Parties barred from Pakistan vote. President says no partisan allegiances will appear on ballots
Islamabad, Pakistan — Pakistan President Mohammed Zia ul-Haq yesterday barred political parties from contesting national parliamentary elections in November. The move is expected to infuriate opposition groups.
The opposition, riding a wave of renewed popularity, had warned the President not to tinker with the electoral system.
But Mr. Zia bluntly told a news conference: ``They will all have to conform to the rules that I lay down for the game.''
He could not stop parties campaigning, he said, but candidates would have to stand on their own right and would not be able to mark their party allegiances on the ballot papers.
Tikka Khan, secretary-general of the largest opposition group, the Pakistan People's Party (PPP), said: ``This is Zia's old policy of divide and rule and nonparty elections mean dividing the nation.
``Zia thinks that he can manipulate hundreds of people who will be elected and thus perpetuate his own rule.''
On Wednesday, PPP leader Benazir Bhutto warned that ``people will not tolerate attempts to change the ground rules to disenfranchise them in any way whatsoever.''
Mairaj Mohammed Khan, who heads the opposition National Liberation Front, condemned the move and said: ``Zia is bent upon the disintegration of the country.''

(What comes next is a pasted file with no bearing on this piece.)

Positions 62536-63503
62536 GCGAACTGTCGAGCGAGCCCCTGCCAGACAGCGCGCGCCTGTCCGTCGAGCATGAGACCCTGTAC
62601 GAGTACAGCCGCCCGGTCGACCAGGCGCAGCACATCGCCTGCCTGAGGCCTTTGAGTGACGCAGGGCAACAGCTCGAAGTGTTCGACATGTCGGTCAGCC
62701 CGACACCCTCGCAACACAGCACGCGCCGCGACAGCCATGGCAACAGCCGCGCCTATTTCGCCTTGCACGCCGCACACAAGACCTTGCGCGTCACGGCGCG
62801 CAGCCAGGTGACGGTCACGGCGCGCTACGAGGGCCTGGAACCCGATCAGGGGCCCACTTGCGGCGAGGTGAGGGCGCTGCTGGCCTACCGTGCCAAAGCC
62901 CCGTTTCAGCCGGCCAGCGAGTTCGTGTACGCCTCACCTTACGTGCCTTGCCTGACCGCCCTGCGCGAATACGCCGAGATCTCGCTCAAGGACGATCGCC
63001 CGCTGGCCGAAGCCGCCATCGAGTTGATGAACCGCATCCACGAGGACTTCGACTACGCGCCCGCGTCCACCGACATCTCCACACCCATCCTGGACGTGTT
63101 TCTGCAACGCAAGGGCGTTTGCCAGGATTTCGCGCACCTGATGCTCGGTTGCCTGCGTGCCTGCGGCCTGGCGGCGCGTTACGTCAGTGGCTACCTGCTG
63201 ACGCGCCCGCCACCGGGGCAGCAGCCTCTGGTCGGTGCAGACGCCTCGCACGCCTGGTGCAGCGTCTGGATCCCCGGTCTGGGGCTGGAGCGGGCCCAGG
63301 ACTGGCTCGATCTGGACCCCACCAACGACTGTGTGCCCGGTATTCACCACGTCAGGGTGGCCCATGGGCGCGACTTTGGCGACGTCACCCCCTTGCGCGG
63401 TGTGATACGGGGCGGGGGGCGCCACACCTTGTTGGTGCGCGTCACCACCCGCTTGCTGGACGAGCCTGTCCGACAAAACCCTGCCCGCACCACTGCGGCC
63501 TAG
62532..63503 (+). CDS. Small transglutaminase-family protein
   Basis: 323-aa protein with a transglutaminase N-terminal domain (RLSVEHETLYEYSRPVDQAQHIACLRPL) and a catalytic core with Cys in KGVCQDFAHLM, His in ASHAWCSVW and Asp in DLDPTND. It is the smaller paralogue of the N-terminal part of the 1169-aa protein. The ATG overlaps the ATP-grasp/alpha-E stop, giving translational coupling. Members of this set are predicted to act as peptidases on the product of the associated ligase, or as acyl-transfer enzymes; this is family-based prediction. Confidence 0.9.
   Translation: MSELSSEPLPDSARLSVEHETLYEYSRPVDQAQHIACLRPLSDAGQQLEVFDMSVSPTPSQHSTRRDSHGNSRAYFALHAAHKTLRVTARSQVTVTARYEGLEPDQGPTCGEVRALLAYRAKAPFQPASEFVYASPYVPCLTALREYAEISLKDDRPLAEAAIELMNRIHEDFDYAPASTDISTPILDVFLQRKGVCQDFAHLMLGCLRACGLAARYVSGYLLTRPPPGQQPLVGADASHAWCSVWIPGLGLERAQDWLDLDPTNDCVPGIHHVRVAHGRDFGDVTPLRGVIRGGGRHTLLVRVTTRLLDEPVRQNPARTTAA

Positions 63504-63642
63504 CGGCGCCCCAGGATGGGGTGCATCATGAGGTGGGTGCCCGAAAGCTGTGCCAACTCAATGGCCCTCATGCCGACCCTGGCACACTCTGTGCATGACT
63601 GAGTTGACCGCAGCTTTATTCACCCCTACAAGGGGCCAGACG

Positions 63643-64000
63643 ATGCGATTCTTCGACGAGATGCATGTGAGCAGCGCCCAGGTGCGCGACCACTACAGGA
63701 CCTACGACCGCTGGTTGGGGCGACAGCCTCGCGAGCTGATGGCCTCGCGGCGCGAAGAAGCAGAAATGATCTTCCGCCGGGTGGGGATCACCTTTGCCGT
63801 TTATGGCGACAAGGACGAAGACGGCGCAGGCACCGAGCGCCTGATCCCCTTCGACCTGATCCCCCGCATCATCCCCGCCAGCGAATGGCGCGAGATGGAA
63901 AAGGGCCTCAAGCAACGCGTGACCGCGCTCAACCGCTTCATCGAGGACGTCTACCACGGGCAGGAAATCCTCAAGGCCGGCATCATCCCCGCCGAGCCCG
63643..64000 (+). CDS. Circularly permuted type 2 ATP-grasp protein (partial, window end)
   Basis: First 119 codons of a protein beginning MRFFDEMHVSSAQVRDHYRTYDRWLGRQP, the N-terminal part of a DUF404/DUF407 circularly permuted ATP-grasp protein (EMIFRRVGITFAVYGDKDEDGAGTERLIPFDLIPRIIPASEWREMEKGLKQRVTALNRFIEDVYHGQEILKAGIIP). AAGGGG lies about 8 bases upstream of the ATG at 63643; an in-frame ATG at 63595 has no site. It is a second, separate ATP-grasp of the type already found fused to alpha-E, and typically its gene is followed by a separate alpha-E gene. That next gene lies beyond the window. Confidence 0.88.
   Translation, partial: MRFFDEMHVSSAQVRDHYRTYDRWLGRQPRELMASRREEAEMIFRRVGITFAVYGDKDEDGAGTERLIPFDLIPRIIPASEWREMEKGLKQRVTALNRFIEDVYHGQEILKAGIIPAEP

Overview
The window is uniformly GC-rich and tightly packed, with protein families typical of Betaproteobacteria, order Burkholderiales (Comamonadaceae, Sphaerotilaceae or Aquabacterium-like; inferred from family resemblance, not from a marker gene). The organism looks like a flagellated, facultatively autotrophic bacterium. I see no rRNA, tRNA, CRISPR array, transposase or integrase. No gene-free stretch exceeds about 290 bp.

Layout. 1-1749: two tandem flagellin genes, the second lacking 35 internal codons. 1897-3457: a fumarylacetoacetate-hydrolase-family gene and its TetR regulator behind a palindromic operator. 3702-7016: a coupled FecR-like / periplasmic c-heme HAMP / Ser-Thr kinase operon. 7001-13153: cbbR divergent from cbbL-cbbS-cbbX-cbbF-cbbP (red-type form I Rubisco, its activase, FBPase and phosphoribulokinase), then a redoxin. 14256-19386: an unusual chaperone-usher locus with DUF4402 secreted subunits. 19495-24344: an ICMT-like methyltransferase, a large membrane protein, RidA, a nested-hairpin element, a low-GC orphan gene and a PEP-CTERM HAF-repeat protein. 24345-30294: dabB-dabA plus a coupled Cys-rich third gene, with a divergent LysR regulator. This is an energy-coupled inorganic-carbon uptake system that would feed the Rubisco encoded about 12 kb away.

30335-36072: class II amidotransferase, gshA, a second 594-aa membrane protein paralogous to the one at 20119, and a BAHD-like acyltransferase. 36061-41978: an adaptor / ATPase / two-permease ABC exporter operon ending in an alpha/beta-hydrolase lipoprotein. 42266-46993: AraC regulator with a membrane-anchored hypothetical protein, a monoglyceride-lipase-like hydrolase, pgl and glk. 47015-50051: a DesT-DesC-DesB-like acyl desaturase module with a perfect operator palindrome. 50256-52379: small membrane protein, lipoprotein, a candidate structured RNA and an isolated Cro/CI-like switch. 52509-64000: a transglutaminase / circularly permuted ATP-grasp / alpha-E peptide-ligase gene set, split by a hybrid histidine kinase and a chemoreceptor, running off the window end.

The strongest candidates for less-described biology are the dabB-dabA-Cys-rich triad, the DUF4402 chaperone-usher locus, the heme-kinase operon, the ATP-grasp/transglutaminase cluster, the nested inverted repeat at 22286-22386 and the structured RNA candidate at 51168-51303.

The President's decision, which came the day after he announced polls would be held on Nov. 16, repeats a ban on parties in the last elections in 1985.
At that the opposition refused to take any part and called on their supporters to boycott the poll.
Zia's announcement of the poll date infuriated opposition parties.
The elections were originally expected by August 27, 90 days after Zia dismissed the government of Mohammed Khan Junejo and dissolved the National Assembly (lower house).
Justifying his ban on parties, Zia said told the news conference that party-based elections might be fine for established democracies, but they could mislead simple people and inflame ethnic prejudices.
``That does not mean I am going to ban the parties,'' he said. ``I cannot because the situation today is different from what it was in 1985.
``In 1985 there was martial law in the country, the Constitution was held in abeyance, the political parties were banned.''
He denied he was violating the Constitution in barring the parties and called on them to use restraint to prevent violence on the streets.
Zia's move was not unexpected. Political analysts had predicted the President would not allow PPP leader Benazir Bhutto and her party to contest elections where they had a chance of forming a parliamentary majority.
If the PPP does not call a boycott of the polls as it did in 1985, it is conceivable that the party could still end up with reasonable representation in parliament, political analysts said.
After the last election, many members elected as individuals grouped together under the Pakistan Moslem League, and Zia said there was nothing stop the same happening again.